Rising above: CU at Gaudeamus Prague 2020.

Rising above: CU at Gaudeamus Prague 2020.

Miroslav Čermák, one of the key organisers from the team of CU Point and the Press and PR Office at the Rectorate, describes the event as a “major undertaking” involving the creative input and talents of many. He told me more above the din in the hall, as wave after wave of young people walked by.

The aim is of course to attract motivated students and recent graduates and to offer information about all of our programmes and faculties. We want attendees to gain as much information as they need – and to communicate face-to-face with representatives who in this case are students from the faculties themselves. That is hugely important. As students, they are able to offer special insights based on their own experience, which is great. At our section, there are all kinds of presentations that people could see – in science and medicine and much more – and we even had space where visitors can take a break and relax.

Charles University Vice-Rector for Education Milena Kralíčková and CU project manager Miroslav Čermák.

Charles University Vice-Rector for Education Milena Kralíčková and CU project manager Miroslav Čermák.

The first two days of the three-day fair saw some 9,000 visitors. One of those to present her faculty was student Tereza Adámková:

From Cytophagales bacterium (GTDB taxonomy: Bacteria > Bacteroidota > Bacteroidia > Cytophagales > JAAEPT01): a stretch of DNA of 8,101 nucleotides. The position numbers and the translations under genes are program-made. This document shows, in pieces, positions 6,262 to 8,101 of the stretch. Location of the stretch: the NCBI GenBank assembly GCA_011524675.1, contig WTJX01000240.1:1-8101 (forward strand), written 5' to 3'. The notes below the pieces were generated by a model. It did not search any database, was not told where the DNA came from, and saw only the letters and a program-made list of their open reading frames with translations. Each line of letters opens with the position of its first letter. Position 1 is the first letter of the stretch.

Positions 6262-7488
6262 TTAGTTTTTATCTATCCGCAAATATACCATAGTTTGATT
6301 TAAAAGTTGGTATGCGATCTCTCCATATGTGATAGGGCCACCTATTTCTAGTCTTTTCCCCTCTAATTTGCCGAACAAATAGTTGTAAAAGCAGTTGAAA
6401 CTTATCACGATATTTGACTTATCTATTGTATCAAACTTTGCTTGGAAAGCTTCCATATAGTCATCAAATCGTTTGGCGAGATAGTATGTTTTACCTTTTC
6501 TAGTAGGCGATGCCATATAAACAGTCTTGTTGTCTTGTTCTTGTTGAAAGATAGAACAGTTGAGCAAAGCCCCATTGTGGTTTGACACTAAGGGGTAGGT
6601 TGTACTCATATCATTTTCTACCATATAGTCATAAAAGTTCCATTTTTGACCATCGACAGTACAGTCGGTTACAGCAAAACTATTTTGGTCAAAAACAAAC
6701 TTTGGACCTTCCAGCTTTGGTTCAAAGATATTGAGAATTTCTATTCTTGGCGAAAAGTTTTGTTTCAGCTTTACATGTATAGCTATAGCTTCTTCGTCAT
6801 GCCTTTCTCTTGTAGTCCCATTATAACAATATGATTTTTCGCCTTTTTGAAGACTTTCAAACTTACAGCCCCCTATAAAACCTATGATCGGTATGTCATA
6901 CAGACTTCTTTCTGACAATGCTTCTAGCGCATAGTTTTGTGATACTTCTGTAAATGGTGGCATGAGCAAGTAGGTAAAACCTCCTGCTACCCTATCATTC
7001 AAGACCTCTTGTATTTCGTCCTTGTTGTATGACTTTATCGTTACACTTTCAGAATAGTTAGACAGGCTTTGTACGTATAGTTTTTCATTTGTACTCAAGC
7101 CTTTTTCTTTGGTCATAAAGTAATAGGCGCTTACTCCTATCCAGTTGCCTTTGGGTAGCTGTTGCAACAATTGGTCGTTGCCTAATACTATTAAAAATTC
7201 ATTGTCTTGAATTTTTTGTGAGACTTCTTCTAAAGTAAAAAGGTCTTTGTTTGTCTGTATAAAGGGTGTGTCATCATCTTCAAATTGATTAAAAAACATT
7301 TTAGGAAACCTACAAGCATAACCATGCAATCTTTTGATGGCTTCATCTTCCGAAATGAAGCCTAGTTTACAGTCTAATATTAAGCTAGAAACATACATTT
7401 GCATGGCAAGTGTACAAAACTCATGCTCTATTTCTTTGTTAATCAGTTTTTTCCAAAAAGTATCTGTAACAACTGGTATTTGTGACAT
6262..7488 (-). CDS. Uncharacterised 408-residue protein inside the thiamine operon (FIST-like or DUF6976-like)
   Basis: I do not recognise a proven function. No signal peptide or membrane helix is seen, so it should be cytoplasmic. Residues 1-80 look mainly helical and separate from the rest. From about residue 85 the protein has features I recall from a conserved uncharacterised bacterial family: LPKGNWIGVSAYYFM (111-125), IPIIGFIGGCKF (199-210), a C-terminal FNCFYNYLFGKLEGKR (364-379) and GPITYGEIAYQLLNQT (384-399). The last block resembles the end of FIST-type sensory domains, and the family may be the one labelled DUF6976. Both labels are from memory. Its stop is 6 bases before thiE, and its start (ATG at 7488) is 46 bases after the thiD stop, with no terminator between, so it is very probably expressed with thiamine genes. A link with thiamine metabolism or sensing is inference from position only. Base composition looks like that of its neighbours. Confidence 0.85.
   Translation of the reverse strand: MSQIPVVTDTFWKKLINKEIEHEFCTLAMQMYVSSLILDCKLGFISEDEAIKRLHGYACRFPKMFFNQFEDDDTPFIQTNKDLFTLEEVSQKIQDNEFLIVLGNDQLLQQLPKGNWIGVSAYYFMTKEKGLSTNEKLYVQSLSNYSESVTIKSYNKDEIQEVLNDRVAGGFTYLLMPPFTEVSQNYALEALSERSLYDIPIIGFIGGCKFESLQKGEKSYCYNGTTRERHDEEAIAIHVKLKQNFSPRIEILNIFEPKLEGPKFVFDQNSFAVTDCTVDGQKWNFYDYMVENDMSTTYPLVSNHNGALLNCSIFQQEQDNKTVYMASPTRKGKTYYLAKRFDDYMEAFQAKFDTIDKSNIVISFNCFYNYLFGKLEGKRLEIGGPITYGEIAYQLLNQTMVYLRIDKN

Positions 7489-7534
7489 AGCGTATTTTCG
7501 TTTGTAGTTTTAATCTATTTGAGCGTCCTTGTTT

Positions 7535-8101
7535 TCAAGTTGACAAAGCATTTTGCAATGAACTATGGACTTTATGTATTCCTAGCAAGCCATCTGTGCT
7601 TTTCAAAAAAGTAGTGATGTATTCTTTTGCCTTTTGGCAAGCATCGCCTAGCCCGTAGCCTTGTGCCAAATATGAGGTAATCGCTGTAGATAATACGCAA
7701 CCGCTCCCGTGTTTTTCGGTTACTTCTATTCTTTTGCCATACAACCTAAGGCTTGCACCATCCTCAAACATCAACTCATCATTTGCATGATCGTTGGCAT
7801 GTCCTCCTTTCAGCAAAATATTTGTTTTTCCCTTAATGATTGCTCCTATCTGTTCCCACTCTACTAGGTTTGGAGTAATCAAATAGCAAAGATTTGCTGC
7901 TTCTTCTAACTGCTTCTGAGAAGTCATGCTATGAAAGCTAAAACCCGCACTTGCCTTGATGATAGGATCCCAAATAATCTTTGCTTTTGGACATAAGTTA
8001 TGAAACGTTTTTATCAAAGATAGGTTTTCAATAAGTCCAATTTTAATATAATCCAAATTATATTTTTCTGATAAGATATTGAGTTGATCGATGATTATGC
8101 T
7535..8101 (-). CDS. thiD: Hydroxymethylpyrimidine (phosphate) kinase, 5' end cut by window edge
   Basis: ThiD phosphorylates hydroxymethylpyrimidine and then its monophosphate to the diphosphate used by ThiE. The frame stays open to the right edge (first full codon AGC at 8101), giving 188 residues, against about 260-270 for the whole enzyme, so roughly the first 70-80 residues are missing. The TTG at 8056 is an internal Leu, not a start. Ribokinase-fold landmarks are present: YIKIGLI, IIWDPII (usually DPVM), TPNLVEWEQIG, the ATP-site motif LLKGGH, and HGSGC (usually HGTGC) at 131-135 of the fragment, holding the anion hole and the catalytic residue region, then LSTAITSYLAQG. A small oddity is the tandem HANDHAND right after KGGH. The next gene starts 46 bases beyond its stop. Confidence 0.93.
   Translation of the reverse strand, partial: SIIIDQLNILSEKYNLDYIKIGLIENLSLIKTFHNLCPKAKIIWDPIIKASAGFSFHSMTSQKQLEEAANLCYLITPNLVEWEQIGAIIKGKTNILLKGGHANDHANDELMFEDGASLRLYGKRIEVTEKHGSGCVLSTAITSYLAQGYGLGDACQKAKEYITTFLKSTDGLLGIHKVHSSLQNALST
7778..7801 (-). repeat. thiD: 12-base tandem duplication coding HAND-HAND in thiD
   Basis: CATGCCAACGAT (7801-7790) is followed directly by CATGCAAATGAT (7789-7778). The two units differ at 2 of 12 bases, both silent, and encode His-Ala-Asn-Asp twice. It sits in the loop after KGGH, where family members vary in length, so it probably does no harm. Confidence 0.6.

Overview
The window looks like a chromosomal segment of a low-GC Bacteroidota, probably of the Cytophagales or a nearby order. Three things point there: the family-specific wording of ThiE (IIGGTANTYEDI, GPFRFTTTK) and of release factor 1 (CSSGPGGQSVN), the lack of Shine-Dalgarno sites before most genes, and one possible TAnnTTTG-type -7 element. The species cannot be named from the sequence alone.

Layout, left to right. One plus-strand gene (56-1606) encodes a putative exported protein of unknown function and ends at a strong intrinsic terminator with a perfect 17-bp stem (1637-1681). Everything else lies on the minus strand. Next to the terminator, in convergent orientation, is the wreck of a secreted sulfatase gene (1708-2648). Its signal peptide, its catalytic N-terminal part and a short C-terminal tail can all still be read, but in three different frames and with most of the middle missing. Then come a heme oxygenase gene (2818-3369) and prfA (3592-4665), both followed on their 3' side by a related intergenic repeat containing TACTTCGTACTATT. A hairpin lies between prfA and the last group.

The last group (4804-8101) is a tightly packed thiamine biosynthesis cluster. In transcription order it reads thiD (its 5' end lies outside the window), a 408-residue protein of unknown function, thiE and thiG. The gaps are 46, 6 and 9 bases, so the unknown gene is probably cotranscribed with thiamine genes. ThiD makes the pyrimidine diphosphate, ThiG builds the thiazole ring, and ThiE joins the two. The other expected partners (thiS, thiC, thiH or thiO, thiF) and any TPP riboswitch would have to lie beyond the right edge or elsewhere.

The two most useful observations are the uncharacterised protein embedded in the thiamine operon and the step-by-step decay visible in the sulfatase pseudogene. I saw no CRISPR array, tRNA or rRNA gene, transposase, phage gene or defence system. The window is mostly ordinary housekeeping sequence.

I am studying at the Hussite Theological Faculty and this is my second time at Gaudeamus; I also took part at Brno just a few months ago. It is a great event and is an excellent opportunity for students to get information about our school. Of course, there is a lot to take in. I think attendees come away with a lot of information. They ultimately make their decision later, but they also come here with possibilities in mind. Not all plans come to fruition right away, but the important thing is that they know they want to study at university after graduation.

Meeting with future potential students, is something Tereza Adámková and fellow colleagues clearly enjoy. The overall mood is very positive and the hall hums with interest and conversation. For universities on site, being seen is crucial, and the most effective booths or sites are not only visually impressive but are easy to spot, rising vertically towards the ceiling, meaning they can be easily located even across the room.